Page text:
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When a container file is extracted, any relationships between the subfiles in the container are not maintained. However, the File Extraction interface provides information that enables you to recreate the hierarchy. The hierarchy can be used to create a directory structure in a file system, or to categorize documents according to their relationship to each other. For example, if you use KeyView to generate text for a search engine, the hierarchical information enables your users to search for a document based on the document’s parent or sibling. In addition, when the document is returned to the user, the parent and sibling documents can be returned as recommendations.
The information needed to recreate a file’s hierarchy is provided in the call to
. Call this method to retrieve an object of the
class, then use the
methods in this object to retrieve information about the subfile’s parent and children. Since you can only retrieve the first-level children in a subfile, you must call
repeatedly until information for the leaf-node children is extracted.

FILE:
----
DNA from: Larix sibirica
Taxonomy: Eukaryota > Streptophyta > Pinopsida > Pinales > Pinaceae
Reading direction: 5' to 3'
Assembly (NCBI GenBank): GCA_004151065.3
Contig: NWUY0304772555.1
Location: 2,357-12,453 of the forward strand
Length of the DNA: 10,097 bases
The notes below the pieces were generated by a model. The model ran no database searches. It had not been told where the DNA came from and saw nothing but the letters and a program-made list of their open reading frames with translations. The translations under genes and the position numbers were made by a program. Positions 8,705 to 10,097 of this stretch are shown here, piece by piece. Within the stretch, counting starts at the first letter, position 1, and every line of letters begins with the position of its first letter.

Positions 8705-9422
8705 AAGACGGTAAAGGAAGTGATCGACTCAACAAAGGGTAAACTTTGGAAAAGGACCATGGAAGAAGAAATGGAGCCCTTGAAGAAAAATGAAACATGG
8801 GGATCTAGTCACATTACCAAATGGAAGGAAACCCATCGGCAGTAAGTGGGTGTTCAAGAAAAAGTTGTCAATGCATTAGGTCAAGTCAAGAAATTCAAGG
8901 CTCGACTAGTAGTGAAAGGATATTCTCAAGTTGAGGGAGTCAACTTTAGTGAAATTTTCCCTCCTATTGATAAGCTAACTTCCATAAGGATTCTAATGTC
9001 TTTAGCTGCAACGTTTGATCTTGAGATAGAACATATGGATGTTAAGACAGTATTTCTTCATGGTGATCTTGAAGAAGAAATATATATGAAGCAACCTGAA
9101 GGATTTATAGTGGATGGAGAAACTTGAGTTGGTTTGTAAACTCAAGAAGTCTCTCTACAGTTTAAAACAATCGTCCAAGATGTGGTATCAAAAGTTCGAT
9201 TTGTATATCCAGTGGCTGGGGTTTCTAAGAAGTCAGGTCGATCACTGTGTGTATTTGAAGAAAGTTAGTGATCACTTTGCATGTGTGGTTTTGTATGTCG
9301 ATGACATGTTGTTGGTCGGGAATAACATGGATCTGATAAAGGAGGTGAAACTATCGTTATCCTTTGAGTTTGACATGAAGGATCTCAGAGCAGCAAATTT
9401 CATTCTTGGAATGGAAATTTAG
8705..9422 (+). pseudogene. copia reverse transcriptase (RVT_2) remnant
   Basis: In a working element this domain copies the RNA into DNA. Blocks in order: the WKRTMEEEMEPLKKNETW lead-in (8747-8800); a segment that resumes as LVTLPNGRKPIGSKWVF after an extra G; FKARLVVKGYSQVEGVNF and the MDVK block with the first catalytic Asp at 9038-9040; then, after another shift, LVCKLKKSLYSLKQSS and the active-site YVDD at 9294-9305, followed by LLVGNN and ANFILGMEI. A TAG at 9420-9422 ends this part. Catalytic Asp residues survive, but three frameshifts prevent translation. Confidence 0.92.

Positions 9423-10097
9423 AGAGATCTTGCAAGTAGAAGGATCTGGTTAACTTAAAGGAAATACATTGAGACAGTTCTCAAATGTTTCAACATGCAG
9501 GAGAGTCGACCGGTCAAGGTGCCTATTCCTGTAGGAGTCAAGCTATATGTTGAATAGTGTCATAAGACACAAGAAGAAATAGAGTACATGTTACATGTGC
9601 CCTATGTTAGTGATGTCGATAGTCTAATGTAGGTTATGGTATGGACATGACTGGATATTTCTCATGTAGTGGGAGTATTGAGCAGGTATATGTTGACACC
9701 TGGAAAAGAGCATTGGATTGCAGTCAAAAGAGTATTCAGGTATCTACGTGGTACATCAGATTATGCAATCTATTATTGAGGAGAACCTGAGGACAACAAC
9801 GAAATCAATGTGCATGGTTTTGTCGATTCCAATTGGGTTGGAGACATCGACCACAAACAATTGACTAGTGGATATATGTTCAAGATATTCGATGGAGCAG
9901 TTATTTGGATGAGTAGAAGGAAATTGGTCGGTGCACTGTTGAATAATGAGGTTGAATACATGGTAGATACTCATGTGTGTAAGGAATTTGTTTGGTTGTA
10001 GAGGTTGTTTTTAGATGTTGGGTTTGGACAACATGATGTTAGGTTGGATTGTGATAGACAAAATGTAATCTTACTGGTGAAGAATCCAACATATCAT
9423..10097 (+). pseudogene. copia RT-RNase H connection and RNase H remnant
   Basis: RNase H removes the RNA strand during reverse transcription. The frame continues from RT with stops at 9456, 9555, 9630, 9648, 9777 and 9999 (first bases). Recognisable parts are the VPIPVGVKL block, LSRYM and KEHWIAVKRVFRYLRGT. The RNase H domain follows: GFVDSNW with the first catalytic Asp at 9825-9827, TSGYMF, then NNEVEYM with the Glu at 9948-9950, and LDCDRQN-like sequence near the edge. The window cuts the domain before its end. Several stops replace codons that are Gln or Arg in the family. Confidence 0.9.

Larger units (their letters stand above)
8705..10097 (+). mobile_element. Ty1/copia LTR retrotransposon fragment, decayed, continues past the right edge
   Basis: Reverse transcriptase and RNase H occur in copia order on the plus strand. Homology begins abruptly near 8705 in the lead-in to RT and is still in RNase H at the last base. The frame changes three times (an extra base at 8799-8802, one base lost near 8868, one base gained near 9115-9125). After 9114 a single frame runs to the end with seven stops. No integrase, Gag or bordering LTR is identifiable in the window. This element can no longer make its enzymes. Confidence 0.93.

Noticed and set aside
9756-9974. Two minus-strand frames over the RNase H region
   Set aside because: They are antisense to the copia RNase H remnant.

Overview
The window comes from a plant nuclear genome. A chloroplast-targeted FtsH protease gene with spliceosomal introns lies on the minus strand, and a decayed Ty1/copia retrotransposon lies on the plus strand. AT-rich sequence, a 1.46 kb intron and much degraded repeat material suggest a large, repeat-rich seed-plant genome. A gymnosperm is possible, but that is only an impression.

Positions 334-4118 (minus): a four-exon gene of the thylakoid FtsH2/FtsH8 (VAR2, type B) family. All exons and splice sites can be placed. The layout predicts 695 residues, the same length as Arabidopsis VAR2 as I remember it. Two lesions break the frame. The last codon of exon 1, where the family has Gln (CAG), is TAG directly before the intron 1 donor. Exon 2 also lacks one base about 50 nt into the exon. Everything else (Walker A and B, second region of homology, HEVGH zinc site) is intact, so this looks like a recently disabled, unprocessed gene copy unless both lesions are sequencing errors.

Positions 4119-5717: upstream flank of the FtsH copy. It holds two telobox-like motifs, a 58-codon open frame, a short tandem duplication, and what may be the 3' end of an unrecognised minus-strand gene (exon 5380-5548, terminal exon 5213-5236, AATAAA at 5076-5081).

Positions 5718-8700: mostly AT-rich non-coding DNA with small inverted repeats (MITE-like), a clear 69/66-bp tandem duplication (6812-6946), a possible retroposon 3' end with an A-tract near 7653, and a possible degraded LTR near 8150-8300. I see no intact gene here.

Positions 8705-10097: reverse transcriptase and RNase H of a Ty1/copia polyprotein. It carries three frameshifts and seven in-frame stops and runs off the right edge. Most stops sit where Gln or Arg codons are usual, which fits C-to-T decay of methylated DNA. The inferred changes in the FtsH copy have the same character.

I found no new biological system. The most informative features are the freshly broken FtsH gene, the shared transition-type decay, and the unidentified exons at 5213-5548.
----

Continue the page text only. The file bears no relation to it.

Because of their structure, some container files do not contain a subfile or folder which acts as a root directory on which the hierarchy can be based. For example, subfiles in a Zip archive can be extracted, but none of the subfiles represent the root of the hierarchy. In this case, an artificial root node must be created at the top of the file hierarchy as a point of reference for each child, and ultimately to recreate the relationships. This artificial root node is an internal object, and is extracted to disk as a directory called
root. Its index number is 0.
To create a root node, call the
method in the
object, and pass
ExtOpenDocConfig to the
method. When a root node is created, the value returned from the
method in the
object includes the root node. For example, when you call
on a Microsoft Word document with three embedded OLE objects and the root node is disabled, the number of subfiles is 3. If you create a root node, the number of subfiles is 4.
For example, you might extract a PST file that contains seven subfiles with a root node enabled. The call to
extGetMainFileInfo() returns the number of subfiles as 8 (seven subfiles and one root node). Extracted PST File shows the structure and the available hierarchy information after the subfiles are extracted:
Extracted PST File
parentIndex specifies the index number of a subfile’s parent. The
childArray specifies an array of a subfile’s children. With this information, you can recreate the hierarchy shown in Recreated File Hierarchy:
Recreated File Hierarchy